Television and Radio Criticism

Butler. "Narrative stories: Television Structure" - Shannese

Shannese Charles
TVRA 4430W,
Prof. Hashmi October 1st, 2018

This week article was  titled Narrative Structure,Television Stories,” by Butler. The passage is basically highlighting how to create a simple  narrative structure for television from different concepts of media. 
For example, in part one Butler explains to us that there are for different forms of media.
1.Theatrical Films: which are movies shown in theater, that are now old enough to be shown on TV. 
2.The MOW: which are films and mini-series made for television and  weren’t created to be  in theater.
3.The series program: Where an episode would contain the same set of characters, however, the story line never continues. There is a new story within each episode. (Friends, t-comedy series)
4. The serial program:Which is the complete opposite of the series episode. Instead, it contains the same characters, however, the story line continues each week. (Soap Operas)

The two narrative structures I will be focusing on is the series and the serial programming, from part 2 of the article.

For a series programming the narrative structure starts off with Multiple protagonists. Thus meaning there is more than central/ main character within the story also known as a cast or ensemble. This creates equal opportunity for all characters to unravel their personalities with different episodes and able various plot summaries within the same environment of people. However for serial programming multiple protagonists are  apart of the structure as well, though the cast  is bigger than the series programming. Within a serial programming the bigger the cast, the less equality and significance each one gets, the purpose is to create a variety of stories, but if needed be a character can be taken off and replaced without much recognition.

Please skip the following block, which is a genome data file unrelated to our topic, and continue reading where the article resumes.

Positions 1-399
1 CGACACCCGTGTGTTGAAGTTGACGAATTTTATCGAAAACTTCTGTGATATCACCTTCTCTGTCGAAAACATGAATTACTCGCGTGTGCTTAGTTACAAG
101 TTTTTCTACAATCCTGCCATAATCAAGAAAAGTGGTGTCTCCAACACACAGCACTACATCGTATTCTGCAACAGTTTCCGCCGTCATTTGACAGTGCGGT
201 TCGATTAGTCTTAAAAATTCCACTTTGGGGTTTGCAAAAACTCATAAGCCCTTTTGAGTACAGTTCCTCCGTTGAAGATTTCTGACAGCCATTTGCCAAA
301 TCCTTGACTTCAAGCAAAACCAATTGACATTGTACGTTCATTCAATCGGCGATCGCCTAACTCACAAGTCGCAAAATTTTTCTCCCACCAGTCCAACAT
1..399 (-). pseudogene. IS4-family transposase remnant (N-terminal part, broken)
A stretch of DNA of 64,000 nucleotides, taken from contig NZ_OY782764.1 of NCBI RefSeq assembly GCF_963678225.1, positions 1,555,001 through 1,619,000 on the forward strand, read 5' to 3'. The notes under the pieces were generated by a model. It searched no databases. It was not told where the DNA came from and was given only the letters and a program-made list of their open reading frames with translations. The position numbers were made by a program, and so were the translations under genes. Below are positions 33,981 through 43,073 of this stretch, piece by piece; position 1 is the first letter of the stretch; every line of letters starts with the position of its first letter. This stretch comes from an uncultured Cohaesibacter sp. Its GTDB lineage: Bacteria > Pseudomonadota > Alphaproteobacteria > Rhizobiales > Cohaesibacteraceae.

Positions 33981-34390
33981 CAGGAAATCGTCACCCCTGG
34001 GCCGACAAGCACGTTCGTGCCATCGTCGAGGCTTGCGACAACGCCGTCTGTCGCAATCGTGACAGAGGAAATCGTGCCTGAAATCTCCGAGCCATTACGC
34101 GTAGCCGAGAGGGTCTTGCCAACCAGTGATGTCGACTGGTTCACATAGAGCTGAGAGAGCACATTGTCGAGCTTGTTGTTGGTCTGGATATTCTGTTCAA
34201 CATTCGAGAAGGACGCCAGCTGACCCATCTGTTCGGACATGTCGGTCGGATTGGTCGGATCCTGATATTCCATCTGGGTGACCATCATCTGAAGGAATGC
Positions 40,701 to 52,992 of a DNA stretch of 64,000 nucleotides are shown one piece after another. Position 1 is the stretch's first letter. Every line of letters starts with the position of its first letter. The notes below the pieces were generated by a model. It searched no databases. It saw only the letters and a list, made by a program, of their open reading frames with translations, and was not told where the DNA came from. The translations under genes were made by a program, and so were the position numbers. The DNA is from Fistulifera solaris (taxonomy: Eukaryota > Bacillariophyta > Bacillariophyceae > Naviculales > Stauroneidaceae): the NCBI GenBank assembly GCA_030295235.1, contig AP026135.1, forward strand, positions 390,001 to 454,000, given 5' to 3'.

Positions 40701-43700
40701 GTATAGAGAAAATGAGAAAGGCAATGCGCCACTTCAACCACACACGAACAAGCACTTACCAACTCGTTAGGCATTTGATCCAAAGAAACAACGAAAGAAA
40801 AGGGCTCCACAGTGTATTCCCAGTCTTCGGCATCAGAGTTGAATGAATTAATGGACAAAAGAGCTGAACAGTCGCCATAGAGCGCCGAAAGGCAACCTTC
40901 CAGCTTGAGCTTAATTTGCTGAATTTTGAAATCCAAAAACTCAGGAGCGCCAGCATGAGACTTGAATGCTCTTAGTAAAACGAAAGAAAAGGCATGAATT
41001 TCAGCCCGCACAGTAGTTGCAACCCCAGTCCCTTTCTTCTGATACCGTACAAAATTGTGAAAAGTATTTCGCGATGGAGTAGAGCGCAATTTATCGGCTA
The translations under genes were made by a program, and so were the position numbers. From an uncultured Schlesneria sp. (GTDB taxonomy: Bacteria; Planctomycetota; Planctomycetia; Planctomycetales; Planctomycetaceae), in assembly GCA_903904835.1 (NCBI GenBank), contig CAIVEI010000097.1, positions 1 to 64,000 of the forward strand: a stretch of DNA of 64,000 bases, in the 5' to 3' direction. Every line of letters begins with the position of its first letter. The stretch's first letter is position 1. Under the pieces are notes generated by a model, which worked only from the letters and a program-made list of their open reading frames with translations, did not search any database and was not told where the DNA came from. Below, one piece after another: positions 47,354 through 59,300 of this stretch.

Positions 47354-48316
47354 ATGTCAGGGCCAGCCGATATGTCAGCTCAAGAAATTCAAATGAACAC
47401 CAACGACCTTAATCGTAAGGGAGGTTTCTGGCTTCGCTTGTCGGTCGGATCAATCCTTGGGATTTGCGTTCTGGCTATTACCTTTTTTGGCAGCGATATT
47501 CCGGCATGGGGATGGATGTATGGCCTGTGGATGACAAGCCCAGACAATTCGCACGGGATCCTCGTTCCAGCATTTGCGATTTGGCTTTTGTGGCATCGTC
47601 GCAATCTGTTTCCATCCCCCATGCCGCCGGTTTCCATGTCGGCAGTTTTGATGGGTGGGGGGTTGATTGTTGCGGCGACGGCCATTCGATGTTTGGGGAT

Next we move on to Exposition. For a series programming, there would only be a minor exposition, due to the fact that the characters past is very vague and is not needed to be explained more than once. It’s already covered through the theme song and also through previous episodes. For a serial programming, the past is of importance to understand the story-line. There would also be a minor recap of the previous episode in the present episode, just to refresh the audiences memory of what occurred before.

After that we move on to Motivation. For a series program in order for the story to move along there has to be a form of balance between motivation and lack of motivation. This gives the characters a story in each episode, they desire something, and go through obstacles in order to get it. However in a serial program, the motivation of a story would linger throughout the season or at least a few episodes, because there is a main motivation which is the overall outcome of the story and then “mini moti’s,” I would call it, which are small desires within each episode that  can be resolved within the episode to reach the main motivation at the end of the season.